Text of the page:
The rise of bubbles and slugs in gas-fluidized beds using Ultra-fast Magnetic Resonance Imaging
Christoph R. Müller, Mick D. Mantle, Andrew J. Sederman, John F. Davidson, John S. Dennis, Paul S. Fennell, Allan N. Hayhurst, Lynn F. Gladden, and Andrew C. Rees. Department of Chemical Engineering, University of Cambridge, Pembroke Street, Cambridge, CB2 3RA, United Kingdom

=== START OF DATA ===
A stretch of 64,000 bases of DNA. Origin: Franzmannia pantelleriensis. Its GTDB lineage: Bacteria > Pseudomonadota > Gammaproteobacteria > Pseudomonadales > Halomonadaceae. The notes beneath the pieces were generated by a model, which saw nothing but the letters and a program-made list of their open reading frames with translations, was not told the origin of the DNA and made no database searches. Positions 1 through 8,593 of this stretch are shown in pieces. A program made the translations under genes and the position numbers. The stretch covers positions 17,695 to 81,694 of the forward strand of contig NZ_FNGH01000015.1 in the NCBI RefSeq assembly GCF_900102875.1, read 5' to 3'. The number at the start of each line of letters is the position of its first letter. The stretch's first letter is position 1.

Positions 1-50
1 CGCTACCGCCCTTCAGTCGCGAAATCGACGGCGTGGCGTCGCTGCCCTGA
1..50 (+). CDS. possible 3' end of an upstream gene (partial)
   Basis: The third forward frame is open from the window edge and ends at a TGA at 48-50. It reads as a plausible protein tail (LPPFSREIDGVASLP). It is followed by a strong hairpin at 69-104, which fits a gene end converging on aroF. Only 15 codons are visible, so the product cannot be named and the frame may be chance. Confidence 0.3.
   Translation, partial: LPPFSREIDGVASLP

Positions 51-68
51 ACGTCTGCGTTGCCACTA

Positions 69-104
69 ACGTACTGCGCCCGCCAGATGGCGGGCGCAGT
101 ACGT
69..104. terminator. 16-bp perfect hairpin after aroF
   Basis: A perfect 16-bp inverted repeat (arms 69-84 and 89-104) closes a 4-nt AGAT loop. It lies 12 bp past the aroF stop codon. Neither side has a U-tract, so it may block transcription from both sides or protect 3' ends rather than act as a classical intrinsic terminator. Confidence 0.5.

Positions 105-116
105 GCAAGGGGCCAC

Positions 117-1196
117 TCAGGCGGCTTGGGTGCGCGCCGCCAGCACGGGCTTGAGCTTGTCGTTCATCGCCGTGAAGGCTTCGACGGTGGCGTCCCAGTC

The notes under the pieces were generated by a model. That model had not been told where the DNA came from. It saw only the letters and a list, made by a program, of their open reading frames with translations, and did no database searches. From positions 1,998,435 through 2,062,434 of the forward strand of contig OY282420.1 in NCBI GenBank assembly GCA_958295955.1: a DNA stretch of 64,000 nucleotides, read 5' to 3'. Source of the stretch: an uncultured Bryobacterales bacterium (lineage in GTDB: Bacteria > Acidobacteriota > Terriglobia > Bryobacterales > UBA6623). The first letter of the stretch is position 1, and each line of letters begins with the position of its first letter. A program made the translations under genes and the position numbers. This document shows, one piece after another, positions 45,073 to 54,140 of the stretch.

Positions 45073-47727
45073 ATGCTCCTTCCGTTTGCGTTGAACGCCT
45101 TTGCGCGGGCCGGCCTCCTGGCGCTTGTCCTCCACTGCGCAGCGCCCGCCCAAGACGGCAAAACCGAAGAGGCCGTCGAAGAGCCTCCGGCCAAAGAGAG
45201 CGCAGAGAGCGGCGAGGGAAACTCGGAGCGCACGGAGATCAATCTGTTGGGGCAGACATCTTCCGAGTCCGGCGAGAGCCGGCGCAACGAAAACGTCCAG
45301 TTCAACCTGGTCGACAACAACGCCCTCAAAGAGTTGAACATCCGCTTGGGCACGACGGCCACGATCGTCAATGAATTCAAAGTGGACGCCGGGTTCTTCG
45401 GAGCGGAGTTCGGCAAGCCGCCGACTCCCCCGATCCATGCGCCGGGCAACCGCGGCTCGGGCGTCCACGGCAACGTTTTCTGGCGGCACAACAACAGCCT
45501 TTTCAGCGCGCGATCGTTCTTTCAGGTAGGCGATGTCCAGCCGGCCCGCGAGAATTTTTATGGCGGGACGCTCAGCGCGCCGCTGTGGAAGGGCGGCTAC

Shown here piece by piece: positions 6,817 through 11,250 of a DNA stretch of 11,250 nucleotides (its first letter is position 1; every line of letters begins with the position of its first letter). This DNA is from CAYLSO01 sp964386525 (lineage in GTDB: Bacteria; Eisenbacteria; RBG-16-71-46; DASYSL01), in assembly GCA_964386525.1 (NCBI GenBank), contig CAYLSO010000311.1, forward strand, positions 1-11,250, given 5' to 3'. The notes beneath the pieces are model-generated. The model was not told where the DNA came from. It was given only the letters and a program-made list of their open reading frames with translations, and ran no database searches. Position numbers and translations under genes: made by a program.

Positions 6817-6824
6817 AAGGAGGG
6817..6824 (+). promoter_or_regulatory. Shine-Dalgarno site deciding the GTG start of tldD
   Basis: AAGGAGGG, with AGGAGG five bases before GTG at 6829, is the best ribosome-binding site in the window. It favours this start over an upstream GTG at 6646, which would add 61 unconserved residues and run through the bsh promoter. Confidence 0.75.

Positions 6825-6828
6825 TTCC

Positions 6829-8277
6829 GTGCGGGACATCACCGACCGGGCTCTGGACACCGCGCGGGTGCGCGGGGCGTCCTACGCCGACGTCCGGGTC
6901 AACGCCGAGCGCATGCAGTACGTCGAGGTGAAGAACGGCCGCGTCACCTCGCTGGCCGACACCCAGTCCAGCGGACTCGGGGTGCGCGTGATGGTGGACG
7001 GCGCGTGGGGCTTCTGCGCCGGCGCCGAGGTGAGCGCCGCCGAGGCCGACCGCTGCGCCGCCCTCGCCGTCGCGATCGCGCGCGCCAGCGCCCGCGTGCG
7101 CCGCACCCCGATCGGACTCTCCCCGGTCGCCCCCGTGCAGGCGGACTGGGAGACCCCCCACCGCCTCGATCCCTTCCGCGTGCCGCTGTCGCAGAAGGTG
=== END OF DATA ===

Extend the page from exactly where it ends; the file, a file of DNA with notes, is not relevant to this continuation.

In this study Magnetic Resonance Imaging (MRI) has been used to investigate the rise velocity and coalescence of bubbles and slugs in a three-dimensional (3-D), gas-fluidized bed. MRI is a non-intrusive technique with high temporal and spatial resolution. The rise velocities of bubbles and slugs were determined by means of cross-correlation functions and the results of these measurements were compared with those described in the literature using other techniques. An important finding, for example, is that in contrast to the rise velocity of a slug, the excess gas velocity (U - Umf) should not be added to the rise velocity of an isolated bubble, Ub0, to obtain its rise velocity in a bubbling bed. Here U is the superficial velocity of the gas and U = Umf at incipient fluidization. It was also observed, for the first time in a 3-D fluidized bed, that bubbles undergo significant changes in velocity and shape when they coalesce. It has also been found that bubbles experience a significant acceleration as they approach the top of a bed. Correlations to predict the diameter of a bubble, such as that of Darton et al.  have been evaluated using MRI measurements by assuming a particular wake-angle. In this way, MRI has been shown to be an important new technique for providing novel information on important variables in 3-D gas-fluidized beds, such as the rise velocity and geometry of bubbles, with good spatial and temporal resolution.